As far as I'm concerned, any Joan Didion book is worth picking up. But as much as I admire Didion and have loved many of her books, I couldn't understand the motivation behind the release of the latest collection of her non-fiction essays, Let Me Tell You What I Mean, unless it were simply commercial.
This slim hardback takes the reader from 1968 (Didion's critique of American newspapers; her impressions of a group of problem gamblers; and a visit to a robotic Nancy Reagan) to 2000 (an almost academic dissection of Martha Stewart's distinctive brand of luxurious homemaking). There is no particular unifying element here, except for Didion's surgical eye.
A 1970s Didion gazes from the cover, wrapped in what appears to be a shawl, cigarette aloft, an empty plate sitting on the table in front of her. She is as cool and unbothered as usual and the book is a stylish object, one you might leave lying around on your coffee table because it looks good and is nice to dip into.
But why republish these 12 essays, and why now? The most recent piece published in this collection is more than 20 years old, and as astute as Didion's observations of Martha Stewart are, they feel a little stale. I mean, Martha Stewart – who cares, really? Since 2000, Didion has released themed essay collections on politics, California history and 9/11, and two profoundly moving books about grief and failing to find meaning following loss – The Year of Magical Thinking (2005), after her husband's death, and Blue Nights (2011) about her daughter's death. In both those books Didion, raw with sorrow and curdled with anger, exposes herself without vanity. They are hurried, anxious reads, taut with emotion and impact.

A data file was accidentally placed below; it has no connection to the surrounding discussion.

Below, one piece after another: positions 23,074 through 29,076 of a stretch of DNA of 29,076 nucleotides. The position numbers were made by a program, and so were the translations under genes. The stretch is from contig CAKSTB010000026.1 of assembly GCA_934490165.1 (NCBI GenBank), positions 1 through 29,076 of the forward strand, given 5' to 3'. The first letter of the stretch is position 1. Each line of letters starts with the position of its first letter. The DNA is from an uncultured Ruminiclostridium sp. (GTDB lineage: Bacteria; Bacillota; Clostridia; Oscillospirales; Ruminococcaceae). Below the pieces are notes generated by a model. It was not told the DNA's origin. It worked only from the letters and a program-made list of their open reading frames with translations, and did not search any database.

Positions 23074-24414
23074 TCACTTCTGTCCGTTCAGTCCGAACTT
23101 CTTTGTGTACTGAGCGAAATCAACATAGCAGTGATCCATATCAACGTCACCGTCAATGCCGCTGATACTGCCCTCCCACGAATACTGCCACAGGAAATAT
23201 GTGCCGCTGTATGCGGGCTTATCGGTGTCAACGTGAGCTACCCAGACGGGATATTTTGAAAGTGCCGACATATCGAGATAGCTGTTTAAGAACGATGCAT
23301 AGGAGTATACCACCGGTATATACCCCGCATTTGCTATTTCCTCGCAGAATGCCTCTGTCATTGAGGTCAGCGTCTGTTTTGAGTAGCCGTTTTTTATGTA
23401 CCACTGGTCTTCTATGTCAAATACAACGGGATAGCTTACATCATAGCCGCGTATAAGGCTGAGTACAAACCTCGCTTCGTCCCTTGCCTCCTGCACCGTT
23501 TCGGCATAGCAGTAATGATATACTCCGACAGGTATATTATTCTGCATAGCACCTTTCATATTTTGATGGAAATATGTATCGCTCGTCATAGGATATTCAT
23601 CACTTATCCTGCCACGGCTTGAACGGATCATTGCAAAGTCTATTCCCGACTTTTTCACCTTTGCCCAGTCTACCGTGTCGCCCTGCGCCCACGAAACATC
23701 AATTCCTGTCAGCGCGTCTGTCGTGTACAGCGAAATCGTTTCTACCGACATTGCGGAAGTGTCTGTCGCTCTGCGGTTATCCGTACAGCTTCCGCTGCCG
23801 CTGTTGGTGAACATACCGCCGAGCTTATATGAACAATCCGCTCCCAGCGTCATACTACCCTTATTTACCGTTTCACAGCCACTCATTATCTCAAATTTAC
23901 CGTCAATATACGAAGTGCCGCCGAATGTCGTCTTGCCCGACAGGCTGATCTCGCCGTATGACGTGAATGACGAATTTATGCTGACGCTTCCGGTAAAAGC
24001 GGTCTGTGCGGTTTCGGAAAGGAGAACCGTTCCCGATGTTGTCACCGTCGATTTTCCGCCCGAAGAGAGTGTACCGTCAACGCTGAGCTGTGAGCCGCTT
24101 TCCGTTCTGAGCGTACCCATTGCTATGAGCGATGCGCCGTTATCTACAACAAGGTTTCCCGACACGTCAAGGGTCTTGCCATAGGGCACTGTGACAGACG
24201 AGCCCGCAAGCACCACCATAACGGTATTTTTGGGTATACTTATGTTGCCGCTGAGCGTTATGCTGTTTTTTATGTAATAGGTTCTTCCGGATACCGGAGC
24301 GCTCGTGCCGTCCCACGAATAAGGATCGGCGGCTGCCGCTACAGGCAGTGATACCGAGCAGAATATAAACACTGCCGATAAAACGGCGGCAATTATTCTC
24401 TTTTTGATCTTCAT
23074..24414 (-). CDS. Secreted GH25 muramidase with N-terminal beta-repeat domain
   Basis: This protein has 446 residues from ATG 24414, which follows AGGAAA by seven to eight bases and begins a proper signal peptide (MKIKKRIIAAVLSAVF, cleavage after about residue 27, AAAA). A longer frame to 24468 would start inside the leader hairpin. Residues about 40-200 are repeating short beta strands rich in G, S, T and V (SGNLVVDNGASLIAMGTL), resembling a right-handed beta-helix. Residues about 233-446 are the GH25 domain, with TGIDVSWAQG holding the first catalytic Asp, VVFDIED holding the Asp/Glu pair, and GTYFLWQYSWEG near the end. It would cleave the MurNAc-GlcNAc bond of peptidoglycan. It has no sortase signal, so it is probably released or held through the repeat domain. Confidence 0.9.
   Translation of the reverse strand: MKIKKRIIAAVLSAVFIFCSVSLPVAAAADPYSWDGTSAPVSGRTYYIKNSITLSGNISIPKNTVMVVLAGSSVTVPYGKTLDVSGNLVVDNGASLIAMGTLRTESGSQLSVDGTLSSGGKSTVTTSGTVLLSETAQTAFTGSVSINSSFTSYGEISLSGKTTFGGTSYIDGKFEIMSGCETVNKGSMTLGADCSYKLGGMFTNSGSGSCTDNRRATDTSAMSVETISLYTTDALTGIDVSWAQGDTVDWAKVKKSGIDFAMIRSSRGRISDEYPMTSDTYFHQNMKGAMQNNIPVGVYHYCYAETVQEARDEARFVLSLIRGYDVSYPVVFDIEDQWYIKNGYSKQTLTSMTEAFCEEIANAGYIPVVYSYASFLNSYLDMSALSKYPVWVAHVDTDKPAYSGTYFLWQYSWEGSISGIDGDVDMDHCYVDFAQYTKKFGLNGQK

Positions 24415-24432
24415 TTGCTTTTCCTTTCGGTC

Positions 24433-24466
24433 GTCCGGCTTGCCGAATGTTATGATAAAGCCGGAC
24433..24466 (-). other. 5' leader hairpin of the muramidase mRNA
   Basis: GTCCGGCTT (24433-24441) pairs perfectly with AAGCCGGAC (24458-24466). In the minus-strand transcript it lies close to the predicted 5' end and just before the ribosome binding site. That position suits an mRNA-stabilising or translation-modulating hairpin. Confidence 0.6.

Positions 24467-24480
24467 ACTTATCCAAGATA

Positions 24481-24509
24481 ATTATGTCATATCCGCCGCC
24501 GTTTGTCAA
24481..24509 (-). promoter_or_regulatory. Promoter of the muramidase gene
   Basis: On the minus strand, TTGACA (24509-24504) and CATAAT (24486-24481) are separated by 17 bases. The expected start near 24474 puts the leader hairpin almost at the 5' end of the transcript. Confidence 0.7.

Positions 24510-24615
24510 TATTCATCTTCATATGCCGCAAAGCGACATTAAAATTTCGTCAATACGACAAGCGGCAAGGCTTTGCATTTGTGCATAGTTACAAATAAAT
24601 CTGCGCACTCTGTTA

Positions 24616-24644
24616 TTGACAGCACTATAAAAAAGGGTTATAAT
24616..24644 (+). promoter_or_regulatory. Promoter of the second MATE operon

In Let Me Tell You What I Mean, the writing is as tart and economical as you would expect from Didion but the stakes are low. She doesn't get into one top university but is accepted by another. She is disappointed that Ernest Hemingway's wife releases his last novel posthumously. She tries to write short stories but isn't great at it. People are self-destructive, they waste their time and hers. Life rolls on.
Joan Didion is 86, at this point she owes us nothing. But the release of a new book does raise expectations. How much more wonderful it would be to regard the Black Lives Matter and MeToo movements through her unflinching eyes. Or even Free Britney, for that matter. What does she make of pandemic isolation? Or Donald Trump and the rise of the furious right-winger?
Perhaps this book is meant to serve as a sort of amuse-bouche, and we are about to be treated to some fresh Didion material. Please let that be so, because if this were to be the last word from her, it would be a disappointing one.
Reviewed by Eleanor Black
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Let Me Tell You What I Mean by Joan Didion (4th Estate, $33)